CNN recently reported about yet another culturally insensitive assignment given to students in an eighth-grade U.S. history class at a charter school in Texas. There, students were told to complete an assignment on the “positive aspects” and “negative aspects” of the life of slaves, giving a “balanced view.”
This assignment wreaks of micro-aggressive and racist overtones. To be a Black student in this class or any other where such assignments and postulations are freely thrown about with no immediate avenue for relief is stressful in a way that only another Black person could truly understand.
Teachers are in authoritative positions and the activities they assign, if questioned by a student, may cause backlash. I presented the CNN article to a former high school student of mine who is now in college. He confirmed that as a student “you don’t want to mess with a teacher because, at the end of the day, that person is the one in control of your report card grade. If that grades doesn’t look right, I’ll get in mad trouble with my parents and I definitely don’t want that so….yeah, I don’t know if I would say anything if I was given an assignment like that, even though it’s crazy, unless someone likes few other students or another teacher would go to the principal with me.”
This incident highlights the impact on Black students when forced into a position of tacit acceptance of racism and puts these students in an untenable position. It’s about power — the student I quoted is afraid of retribution from those whom he is responsible to and have authority over his educational trajectory — both the teacher (who gave a racist assignment) and his parents, whom he doesn’t want to piss off. (I wouldn’t go hard on the parents — I’m sure they’re not racist, just wanting their kid to be successful.) What happened in Texas is the sort of thing — which must happen more frequently than we know because kids are afraid to speak out — that creates a dynamic that perpetuates a racist system through the misuse of power. If we could create a system that applauds students for pointing to prejudice — after all, teachers are supposed to be pushing critical thinking skills, per Common Core — without fear of repercussion, then we might break this dysfunctional pattern. So, how can that happen in the classroom?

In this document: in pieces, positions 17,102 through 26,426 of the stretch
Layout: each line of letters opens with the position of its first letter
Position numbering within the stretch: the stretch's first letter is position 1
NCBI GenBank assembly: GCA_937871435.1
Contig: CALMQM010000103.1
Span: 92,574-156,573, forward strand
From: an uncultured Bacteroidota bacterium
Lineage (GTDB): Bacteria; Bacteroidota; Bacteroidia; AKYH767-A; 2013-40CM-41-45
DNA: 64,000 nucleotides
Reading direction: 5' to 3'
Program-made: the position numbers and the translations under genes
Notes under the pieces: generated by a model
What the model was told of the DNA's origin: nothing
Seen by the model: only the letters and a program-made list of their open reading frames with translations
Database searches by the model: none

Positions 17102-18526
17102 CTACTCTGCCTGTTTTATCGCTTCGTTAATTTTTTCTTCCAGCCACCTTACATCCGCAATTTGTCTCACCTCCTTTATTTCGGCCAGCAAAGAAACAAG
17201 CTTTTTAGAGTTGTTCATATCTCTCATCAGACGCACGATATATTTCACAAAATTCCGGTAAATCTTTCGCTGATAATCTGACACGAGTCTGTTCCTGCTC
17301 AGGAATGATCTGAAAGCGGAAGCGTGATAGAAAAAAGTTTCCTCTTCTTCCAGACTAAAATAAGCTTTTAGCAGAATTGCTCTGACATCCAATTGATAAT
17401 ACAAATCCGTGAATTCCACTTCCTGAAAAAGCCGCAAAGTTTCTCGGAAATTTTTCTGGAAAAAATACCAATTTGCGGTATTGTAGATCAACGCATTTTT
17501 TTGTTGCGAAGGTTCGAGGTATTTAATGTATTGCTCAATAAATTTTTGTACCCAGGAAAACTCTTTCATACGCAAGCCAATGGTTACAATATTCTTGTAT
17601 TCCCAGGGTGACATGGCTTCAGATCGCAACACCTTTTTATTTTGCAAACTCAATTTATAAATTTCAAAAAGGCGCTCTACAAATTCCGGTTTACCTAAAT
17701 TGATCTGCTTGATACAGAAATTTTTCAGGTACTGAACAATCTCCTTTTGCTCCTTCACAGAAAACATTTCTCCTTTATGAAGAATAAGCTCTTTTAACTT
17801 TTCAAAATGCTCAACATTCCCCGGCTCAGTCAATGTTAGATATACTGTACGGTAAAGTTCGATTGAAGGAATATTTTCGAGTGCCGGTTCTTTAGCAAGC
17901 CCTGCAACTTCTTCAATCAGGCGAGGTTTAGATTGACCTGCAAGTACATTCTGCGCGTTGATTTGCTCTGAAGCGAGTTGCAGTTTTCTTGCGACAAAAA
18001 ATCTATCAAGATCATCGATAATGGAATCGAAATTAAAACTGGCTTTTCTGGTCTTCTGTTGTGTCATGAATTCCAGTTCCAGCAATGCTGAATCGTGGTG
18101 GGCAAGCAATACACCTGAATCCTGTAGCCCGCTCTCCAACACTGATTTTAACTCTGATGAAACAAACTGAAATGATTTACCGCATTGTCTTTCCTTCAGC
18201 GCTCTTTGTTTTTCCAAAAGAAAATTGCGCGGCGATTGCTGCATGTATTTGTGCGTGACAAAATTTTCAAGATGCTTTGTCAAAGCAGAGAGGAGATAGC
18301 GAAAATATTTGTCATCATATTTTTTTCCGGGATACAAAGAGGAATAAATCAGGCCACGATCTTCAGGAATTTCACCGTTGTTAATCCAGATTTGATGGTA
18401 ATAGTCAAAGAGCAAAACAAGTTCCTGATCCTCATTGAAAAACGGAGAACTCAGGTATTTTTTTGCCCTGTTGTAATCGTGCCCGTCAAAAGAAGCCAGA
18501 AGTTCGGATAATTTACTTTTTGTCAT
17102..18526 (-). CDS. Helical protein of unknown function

We’ve seen many examples of overt racism in the classroom ever since the rise of #Black Lives Matter — yet we only discipline on a case-by-case basis. We have to recognize implicit racism holistically, as a widespread problem that needs to be addressed (not just in teaching but in all professions) through education of students, teachers, and all Americans.
For all our talk of inclusion and acceptance of those traditionally excluded from certain spaces, it’s becoming increasingly more difficult to exist as a Black person in America. Look at what happened at Yale University this week: Even after earning a seat at an Ivy League university, a Black student still can’t sleep on a couch in a room designated for that express purpose! All a White woman has to do is say that she feels scared by the presence of a Black person — any Black person, whether they belong there or not — and the responsibility now falls in the Black student to prove that he/she belongs there. All this after pulling a grueling all-nighter of studying and writing papers.
I’m repulsed by racism and I can’t think of an arena where it bothers me more than when I see it in the education sector. If the places where we go to learn and become better are flooded with racist ideologies, that which was designed to heal and improve society becomes the very poison that is killing it.
I’m gasping for air.